In GUI you can create a more rich, and intuitive interface
than is possible with CLI and most lay users will have a smaller learning curve
using a GUI. A GUI is also a complex, multi-step, dependent tasks that can easily
be grouped together in a way that discourages mistakes.It also have the ability
to embed media.
Disadvantages of GUI :
GUI has a bloated software that can waste
memory, and reduce the performance of an application. It sometimes more
difficult to allow for advanced/power options in an "intuitive" GUI
interface, than it is with a CLI.
Scripting a GUI interaction is not easily done unless it is just a set of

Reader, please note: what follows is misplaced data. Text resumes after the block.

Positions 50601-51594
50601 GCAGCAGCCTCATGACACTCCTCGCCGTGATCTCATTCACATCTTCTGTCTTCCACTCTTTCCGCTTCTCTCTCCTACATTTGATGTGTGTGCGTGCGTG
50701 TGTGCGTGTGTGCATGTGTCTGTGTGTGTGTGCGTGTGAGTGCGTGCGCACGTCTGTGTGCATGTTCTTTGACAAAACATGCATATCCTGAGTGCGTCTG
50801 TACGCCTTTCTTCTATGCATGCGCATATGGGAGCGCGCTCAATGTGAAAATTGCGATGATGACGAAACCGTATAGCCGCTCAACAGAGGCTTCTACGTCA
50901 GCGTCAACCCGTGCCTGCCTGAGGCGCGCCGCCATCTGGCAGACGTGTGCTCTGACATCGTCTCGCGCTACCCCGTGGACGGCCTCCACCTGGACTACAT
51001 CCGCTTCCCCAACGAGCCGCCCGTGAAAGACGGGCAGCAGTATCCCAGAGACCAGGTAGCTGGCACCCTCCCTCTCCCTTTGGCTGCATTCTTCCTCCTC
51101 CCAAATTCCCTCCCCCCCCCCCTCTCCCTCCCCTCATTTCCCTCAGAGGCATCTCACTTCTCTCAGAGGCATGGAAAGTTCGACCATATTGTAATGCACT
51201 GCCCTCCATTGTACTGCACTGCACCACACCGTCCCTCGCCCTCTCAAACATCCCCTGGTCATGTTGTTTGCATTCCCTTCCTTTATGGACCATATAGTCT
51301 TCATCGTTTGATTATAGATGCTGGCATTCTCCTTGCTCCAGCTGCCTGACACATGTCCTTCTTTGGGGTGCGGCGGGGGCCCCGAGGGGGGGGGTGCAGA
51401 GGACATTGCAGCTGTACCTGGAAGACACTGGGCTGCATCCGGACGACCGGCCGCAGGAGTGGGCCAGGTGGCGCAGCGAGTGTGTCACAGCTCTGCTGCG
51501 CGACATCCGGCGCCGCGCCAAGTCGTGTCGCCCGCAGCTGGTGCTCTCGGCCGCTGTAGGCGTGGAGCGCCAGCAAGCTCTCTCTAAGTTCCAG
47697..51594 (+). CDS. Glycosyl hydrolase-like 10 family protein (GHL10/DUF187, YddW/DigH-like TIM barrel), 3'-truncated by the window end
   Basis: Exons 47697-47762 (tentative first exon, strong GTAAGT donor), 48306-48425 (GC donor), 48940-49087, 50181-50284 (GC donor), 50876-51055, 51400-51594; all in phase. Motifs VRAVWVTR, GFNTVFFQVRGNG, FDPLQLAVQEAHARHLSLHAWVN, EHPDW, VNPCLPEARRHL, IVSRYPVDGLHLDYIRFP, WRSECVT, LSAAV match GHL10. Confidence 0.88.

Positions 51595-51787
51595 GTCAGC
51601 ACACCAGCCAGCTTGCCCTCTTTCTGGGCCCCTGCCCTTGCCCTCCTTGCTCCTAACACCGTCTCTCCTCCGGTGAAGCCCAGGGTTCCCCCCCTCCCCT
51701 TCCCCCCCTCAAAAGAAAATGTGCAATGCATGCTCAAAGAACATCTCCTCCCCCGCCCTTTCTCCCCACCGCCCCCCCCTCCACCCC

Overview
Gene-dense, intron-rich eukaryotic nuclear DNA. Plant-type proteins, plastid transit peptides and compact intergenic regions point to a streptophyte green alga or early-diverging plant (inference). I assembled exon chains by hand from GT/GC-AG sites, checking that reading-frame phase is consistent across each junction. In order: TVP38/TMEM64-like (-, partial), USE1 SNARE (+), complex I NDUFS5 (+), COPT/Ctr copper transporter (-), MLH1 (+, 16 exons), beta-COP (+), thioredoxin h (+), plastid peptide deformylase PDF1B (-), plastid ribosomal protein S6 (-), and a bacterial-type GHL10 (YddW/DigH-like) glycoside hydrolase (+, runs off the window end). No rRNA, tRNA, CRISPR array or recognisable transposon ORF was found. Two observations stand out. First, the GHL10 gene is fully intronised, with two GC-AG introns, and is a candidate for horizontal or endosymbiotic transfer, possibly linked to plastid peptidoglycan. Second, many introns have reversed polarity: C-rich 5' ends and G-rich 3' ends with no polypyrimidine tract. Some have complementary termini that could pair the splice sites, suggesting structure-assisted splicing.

repetitive tasks that don't require a lot of feedback, or actually testing the
Advantages of CLI:
Most folks that have computer technology
as a career are familiar with using this interface, especially if they have a
*nix background.CLI requires a lower threshold for the interface. This means
that a relatively simple program like telnet (available almost on all machines)
is all you need to interface via CLI. It is easy to integrate with scripting,
and other programmatic interfaces.They can be quite powerful in the right
hands. Piping multiple commands together, parsing feedback, etc.
Disadvantages of CLI:
CLI is not intuitive, especially to a lay user.
It has no media and has complex combinations that can be difficult to remember,
and slower to type (but that is on a task by task basis, as often you can
perform tasks faster with CLI).